Discovery of Potent Inhibitors for the Inhibition of Dengue Envelope Protein: An In Silico Approach.Curr Top Med Chem. 2018; 18(18):1585-1602.CT
Dengue fever, a major public health problem in the tropical and sub-tropical countries caused by the infection of Dengue virus transmitted by the anthropod vectors. The dengue virus infection is represented as the "Neglected Tropical Diseases" by the world health organization. The structural protein E binds to the receptor on the host cell surface during infection and the binding directs to the endocytic pathway. The conformational change of the envelope protein helps to infuse the viral lipid membrane and delivers the viral genome into the cytosol. No specific treatments are available till date and development of the vaccine for the DENV is challenging due to the immunization and longlasting protection against all four serotypes. Hence, identification of potent inhibitors would overlay the therapeutics against the mediated diseases.
Our study focuses on developing the novel potent inhibitors to inhibit the viral attachment and membrane fusion of the Dengue virus Envelope protein.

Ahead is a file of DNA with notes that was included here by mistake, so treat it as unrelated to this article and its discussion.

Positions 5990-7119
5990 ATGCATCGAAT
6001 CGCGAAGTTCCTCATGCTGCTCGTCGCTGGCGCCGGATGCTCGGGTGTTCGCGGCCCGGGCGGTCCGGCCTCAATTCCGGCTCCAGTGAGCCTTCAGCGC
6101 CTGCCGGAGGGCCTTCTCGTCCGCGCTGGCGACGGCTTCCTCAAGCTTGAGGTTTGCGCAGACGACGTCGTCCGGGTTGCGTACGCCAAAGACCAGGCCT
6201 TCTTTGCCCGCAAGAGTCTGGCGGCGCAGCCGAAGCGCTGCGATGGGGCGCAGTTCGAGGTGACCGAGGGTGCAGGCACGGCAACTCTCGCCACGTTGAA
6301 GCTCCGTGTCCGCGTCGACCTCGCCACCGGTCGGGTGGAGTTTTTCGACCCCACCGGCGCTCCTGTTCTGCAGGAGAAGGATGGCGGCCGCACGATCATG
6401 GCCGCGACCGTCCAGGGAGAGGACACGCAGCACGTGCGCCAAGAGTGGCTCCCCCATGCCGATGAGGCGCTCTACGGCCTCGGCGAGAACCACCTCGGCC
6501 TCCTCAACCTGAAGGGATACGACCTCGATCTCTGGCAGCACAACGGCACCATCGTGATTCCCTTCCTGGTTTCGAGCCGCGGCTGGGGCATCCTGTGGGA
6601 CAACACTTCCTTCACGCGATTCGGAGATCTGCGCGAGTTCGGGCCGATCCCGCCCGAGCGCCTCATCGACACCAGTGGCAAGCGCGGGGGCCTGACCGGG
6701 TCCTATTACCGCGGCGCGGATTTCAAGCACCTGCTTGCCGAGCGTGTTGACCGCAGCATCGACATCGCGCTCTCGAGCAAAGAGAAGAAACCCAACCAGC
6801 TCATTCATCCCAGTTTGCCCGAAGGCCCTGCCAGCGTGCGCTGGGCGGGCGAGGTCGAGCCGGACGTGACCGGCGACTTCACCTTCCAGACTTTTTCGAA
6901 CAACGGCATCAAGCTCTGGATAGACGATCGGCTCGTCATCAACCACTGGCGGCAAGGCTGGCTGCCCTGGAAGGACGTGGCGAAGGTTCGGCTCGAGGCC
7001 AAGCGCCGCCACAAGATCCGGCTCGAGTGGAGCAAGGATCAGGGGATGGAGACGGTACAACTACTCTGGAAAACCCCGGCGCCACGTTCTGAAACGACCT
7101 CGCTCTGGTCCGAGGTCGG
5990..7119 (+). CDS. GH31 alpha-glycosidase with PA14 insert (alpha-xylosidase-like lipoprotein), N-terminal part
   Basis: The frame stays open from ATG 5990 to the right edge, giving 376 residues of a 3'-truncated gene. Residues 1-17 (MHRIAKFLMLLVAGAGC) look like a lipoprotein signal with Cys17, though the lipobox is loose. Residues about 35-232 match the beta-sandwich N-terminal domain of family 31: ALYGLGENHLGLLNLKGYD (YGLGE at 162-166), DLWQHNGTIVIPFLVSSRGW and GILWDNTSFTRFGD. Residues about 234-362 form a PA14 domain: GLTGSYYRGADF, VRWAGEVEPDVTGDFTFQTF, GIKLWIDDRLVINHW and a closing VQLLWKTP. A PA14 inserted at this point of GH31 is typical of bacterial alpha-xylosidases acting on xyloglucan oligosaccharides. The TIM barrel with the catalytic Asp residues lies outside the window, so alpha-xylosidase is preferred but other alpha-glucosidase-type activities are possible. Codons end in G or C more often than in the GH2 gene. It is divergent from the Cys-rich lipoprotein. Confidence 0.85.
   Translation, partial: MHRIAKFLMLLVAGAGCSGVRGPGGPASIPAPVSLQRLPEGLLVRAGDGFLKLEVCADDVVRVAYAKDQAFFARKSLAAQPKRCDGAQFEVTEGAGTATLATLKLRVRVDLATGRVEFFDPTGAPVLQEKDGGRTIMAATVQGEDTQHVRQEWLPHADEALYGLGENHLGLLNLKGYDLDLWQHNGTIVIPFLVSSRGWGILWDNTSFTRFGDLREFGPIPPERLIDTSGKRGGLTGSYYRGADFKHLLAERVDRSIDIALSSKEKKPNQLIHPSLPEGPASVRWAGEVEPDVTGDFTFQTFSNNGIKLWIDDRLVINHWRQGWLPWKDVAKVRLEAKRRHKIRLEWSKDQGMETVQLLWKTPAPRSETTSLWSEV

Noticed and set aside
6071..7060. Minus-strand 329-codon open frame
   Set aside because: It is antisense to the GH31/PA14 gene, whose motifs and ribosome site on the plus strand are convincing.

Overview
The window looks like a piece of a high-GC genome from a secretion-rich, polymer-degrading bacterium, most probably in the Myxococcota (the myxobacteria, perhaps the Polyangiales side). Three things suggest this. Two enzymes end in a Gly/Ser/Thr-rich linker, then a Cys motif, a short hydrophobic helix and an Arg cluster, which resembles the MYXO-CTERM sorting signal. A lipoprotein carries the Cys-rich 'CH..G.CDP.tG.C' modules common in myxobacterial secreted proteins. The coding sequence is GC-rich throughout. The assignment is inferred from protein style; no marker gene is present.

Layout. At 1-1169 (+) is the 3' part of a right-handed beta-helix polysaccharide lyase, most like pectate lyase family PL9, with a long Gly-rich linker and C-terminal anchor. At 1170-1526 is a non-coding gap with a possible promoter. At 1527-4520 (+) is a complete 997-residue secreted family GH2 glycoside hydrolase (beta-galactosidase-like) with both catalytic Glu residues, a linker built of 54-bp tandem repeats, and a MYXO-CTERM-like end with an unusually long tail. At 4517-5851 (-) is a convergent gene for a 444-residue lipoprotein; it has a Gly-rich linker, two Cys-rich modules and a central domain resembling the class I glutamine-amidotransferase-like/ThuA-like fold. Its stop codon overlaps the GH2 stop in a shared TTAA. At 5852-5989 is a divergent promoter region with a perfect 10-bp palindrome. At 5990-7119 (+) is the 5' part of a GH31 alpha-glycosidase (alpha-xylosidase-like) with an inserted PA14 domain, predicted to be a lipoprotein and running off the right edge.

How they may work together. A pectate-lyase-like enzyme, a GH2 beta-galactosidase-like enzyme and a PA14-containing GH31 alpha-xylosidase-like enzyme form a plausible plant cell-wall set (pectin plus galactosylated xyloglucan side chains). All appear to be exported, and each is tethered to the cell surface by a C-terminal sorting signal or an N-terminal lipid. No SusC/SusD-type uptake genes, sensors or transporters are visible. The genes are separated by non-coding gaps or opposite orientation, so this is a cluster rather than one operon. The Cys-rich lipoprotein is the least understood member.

The crystal structure of Dengue Envelope protein has been retrieved from the protein data bank and optimized through Schrödinger. The structure-based virtual screening based on the cocrystallised ligand has been carried out with the small molecule libraries, and based on the docking score, interaction and energy value best complexes were selected. The selected complexes were further taken forward for the conformational stability analysis through Molecular dynamics simulation.
Around 55 molecules from the three databases were identified as potential binders to the envelope protein and the docking studies revealed that the top compounds possess strong interaction with the good energies. The Molecular electrostatic surface potential of the top five compounds states that the interactions were observed mostly in the electropositive region. Finally, the best 5 compounds carried further for molecular dynamics simulations exposed that they were highly stable and no loss of interactions was observed between those complexes.
Hence, from the results, it is evident that the compounds DB00179, Quercetin, Silymarin, Dapagliflozlin and Fisetin could be novel and potent candidates to inhibit the DENV envelope protein.